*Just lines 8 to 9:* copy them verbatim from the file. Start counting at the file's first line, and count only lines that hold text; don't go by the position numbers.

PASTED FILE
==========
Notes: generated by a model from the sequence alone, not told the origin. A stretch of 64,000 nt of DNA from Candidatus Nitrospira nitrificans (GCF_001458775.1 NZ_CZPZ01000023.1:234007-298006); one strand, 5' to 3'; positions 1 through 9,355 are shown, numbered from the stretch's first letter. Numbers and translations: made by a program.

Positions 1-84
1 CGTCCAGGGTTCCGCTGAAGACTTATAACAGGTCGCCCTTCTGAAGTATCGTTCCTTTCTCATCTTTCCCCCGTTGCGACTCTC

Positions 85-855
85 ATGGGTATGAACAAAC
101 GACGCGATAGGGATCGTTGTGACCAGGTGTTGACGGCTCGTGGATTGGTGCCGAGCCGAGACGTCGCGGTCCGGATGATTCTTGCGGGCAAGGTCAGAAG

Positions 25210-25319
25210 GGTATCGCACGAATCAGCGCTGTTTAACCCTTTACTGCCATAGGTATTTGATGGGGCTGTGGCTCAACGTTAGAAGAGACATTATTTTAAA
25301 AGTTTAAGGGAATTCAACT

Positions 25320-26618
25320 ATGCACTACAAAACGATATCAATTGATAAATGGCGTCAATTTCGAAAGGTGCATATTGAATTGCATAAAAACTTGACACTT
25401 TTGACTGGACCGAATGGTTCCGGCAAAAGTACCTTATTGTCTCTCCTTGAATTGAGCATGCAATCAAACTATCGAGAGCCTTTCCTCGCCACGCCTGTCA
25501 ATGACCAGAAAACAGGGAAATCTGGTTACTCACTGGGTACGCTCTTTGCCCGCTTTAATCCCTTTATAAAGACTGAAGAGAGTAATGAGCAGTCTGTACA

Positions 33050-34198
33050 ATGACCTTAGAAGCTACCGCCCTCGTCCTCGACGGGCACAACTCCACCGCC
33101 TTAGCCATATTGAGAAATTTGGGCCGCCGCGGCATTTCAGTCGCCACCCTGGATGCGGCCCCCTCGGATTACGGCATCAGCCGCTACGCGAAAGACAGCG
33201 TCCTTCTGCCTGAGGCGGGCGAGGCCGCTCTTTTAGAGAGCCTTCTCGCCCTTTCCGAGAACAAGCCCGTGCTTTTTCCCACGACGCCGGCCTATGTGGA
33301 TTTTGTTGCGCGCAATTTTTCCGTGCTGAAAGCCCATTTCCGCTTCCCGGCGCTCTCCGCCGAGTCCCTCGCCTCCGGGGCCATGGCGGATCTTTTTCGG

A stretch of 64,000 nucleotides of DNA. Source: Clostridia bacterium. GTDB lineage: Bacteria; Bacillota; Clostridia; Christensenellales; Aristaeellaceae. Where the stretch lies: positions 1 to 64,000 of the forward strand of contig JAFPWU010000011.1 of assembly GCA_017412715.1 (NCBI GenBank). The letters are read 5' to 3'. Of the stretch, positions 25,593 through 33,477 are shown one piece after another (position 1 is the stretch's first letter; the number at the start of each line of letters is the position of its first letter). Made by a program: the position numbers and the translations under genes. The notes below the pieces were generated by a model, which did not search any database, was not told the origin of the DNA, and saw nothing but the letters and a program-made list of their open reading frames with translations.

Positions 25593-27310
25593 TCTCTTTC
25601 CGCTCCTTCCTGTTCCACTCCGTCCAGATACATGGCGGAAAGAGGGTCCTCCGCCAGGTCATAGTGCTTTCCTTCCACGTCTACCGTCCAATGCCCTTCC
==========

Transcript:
25210 GGTATCGCACGAATCAGCGCTGTTTAACCCTTTACTGCCATAGGTATTTGATGGGGCTGTGGCTCAACGTTAGAAGAGACATTATTTTAAA
25301 AGTTTAAGGGAATTCAACT